When is a big bonus not big enough? When you’re a prodigious 28-year-old quantitative hedge fund analyst who thought you were deserving of $1.7m.
This is the sorry story of Ke Xu, a Chinese national who spent six years working for Goldman Sachs in London after achieving a first class degree at Cambridge. In 2012, Xu quit Goldman for Trenchant, a hedge fund at which he thought he was in line for a seven-figure bonus.
Upon receiving a mere £622k for his efforts, Xu lined up a new job at Cubist Systematic in Hong Kong. Before leaving, he also accessed restricted files at Trenchant and copied a few of them. For this, he has now been sentenced to four years in prison.
A LinkedIn profile belonging to one Ke Xu who was educated at Cambridge and worked for Goldman describes him as a, “dude,” with skills in investment banking and ‘bread and butter making’. This looks unfortunate, in retrospect.
Summer is Cancelled (FT)
Investment banks including HSBC, Bank of America and Deutsche Bank each had staff in over the weekend to cover the Greek referendum and its consequences. Vacations in Europe during July 2015 should be written off now.
The Axeman Does Not Cometh (FT)
Tidjane Thiam, the incoming CEO at Credit Suisse, has underplayed expectations that he’s about to slash its investment bank.
Barclays’ New IT Director got $2.5m in Shares (Guardian)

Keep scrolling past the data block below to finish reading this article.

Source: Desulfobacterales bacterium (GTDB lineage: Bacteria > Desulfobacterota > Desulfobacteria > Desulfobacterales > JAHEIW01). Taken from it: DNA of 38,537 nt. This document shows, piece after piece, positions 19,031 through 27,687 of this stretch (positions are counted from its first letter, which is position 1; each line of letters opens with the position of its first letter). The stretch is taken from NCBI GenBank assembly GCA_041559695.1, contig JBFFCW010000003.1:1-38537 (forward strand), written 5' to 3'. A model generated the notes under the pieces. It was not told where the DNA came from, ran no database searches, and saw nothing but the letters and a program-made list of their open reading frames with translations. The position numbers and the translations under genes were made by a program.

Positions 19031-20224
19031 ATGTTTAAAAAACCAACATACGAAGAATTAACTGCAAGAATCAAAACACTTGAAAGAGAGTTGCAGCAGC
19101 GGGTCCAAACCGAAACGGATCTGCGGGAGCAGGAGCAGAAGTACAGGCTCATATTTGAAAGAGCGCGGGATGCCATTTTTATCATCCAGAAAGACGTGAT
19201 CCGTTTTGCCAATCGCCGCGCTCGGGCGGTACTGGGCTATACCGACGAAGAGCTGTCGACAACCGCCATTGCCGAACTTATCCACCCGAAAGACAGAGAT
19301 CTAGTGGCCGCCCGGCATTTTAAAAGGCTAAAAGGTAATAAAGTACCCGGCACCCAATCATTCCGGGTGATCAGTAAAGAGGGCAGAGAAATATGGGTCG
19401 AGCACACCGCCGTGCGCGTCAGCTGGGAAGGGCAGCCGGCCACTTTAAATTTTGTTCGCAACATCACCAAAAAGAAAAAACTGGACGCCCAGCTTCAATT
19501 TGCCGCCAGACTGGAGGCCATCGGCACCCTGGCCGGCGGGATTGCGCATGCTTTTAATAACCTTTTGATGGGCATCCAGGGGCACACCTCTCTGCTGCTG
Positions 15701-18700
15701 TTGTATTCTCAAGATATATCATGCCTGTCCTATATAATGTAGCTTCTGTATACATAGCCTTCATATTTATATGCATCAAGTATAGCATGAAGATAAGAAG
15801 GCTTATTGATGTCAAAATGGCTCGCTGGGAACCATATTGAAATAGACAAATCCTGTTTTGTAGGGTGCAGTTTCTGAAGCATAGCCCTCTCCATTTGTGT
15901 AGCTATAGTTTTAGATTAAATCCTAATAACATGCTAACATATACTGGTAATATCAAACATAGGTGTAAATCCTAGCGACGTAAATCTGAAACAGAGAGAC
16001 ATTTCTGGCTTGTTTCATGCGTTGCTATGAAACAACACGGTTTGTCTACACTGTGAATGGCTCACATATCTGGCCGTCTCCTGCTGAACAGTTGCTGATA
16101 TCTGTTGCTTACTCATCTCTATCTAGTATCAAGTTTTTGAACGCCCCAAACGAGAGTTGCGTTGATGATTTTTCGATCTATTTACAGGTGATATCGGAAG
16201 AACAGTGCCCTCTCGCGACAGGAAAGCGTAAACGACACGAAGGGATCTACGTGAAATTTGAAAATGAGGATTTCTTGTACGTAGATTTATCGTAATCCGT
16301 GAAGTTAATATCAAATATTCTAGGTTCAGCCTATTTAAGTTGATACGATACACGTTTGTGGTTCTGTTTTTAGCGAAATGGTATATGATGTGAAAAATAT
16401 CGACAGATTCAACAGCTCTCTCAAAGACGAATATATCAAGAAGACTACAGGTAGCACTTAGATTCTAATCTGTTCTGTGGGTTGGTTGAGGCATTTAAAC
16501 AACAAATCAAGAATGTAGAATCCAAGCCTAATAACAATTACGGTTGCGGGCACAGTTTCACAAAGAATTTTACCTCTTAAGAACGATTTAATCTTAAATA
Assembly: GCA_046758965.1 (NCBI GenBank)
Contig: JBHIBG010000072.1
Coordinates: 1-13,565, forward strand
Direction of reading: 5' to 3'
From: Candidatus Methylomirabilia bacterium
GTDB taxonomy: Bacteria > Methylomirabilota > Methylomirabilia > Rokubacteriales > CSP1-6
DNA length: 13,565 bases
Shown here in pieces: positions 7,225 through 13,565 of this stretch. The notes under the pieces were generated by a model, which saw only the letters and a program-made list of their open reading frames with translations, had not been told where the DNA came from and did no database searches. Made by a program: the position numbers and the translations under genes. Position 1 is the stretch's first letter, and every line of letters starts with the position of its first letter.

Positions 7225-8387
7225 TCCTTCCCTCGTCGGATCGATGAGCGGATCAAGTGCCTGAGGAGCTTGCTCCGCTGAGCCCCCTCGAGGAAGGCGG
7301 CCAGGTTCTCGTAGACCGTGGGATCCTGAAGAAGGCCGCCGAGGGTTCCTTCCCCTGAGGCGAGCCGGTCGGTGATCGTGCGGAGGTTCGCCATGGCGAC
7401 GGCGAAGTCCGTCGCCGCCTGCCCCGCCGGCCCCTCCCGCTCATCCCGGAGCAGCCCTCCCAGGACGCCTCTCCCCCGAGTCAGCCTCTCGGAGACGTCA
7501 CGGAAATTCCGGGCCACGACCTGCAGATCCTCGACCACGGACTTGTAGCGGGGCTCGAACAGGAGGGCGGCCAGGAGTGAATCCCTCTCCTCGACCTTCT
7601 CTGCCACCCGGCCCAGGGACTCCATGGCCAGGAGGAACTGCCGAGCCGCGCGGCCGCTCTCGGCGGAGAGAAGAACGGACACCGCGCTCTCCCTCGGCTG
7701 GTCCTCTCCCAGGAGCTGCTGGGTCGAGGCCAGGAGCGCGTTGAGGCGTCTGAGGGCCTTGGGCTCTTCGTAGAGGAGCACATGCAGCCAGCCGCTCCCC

In another sign that tech bosses are increasingly important, Barclays has just shelled out seven figures in share for its new IT director.
There Are No 50-year-old Traders (FT)
“The City has an age bias. You simply cannot have been a very good trader if you have not made enough money to leave by 50.” It follows therefore that “you can’t be a 50-year-old trader”
Another Equities Exit At Citi (Financial News)
Salvador Rodriguez, head of sales trading for Europe, the Middle East and Africa, has left Citi.
Nightmare Trader (Bloomberg)
“I used to dream about libors,” Hayes told the SFO.
An Excess of Manliness (Bloomberg)
“Trading is very dominated by young men, which is an unusual subset of people. It’s a higher testosterone group, a very competitive group."
Finance and computer science degrees are not the key to the highest paying graduate jobs in the UK.
People with reward deficiency syndrome’ struggle to experience pleasure from everyday things. This, in turn, drives sufferers to seek out additional sources of pleasure to satisfy their lack of reward.